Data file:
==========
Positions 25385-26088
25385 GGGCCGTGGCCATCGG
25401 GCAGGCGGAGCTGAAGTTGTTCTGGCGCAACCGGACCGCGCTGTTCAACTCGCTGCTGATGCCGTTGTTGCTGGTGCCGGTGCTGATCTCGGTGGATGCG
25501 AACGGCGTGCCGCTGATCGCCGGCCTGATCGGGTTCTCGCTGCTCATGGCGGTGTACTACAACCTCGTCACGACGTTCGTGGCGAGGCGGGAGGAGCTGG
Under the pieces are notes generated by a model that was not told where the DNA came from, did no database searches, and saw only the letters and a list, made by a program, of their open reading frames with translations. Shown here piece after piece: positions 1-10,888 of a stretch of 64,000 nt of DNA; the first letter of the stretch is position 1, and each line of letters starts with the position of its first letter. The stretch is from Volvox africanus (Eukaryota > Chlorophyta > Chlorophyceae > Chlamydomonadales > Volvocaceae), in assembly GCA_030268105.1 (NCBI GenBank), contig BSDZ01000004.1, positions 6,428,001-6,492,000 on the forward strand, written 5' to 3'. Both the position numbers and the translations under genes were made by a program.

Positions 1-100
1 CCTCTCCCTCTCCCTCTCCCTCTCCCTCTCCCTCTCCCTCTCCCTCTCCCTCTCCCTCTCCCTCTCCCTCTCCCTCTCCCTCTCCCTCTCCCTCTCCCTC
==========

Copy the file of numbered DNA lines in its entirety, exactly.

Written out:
Positions 25385-26088
25385 GGGCCGTGGCCATCGG
25401 GCAGGCGGAGCTGAAGTTGTTCTGGCGCAACCGGACCGCGCTGTTCAACTCGCTGCTGATGCCGTTGTTGCTGGTGCCGGTGCTGATCTCGGTGGATGCG
25501 AACGGCGTGCCGCTGATCGCCGGCCTGATCGGGTTCTCGCTGCTCATGGCGGTGTACTACAACCTCGTCACGACGTTCGTGGCGAGGCGGGAGGAGCTGG
Under the pieces are notes generated by a model that was not told where the DNA came from, did no database searches, and saw only the letters and a list, made by a program, of their open reading frames with translations. Shown here piece after piece: positions 1-10,888 of a stretch of 64,000 nt of DNA; the first letter of the stretch is position 1, and each line of letters starts with the position of its first letter. The stretch is from Volvox africanus (Eukaryota > Chlorophyta > Chlorophyceae > Chlamydomonadales > Volvocaceae), in assembly GCA_030268105.1 (NCBI GenBank), contig BSDZ01000004.1, positions 6,428,001-6,492,000 on the forward strand, written 5' to 3'. Both the position numbers and the translations under genes were made by a program.

Positions 1-100
1 CCTCTCCCTCTCCCTCTCCCTCTCCCTCTCCCTCTCCCTCTCCCTCTCCCTCTCCCTCTCCCTCTCCCTCTCCCTCTCCCTCTCCCTCTCCCTCTCCCTC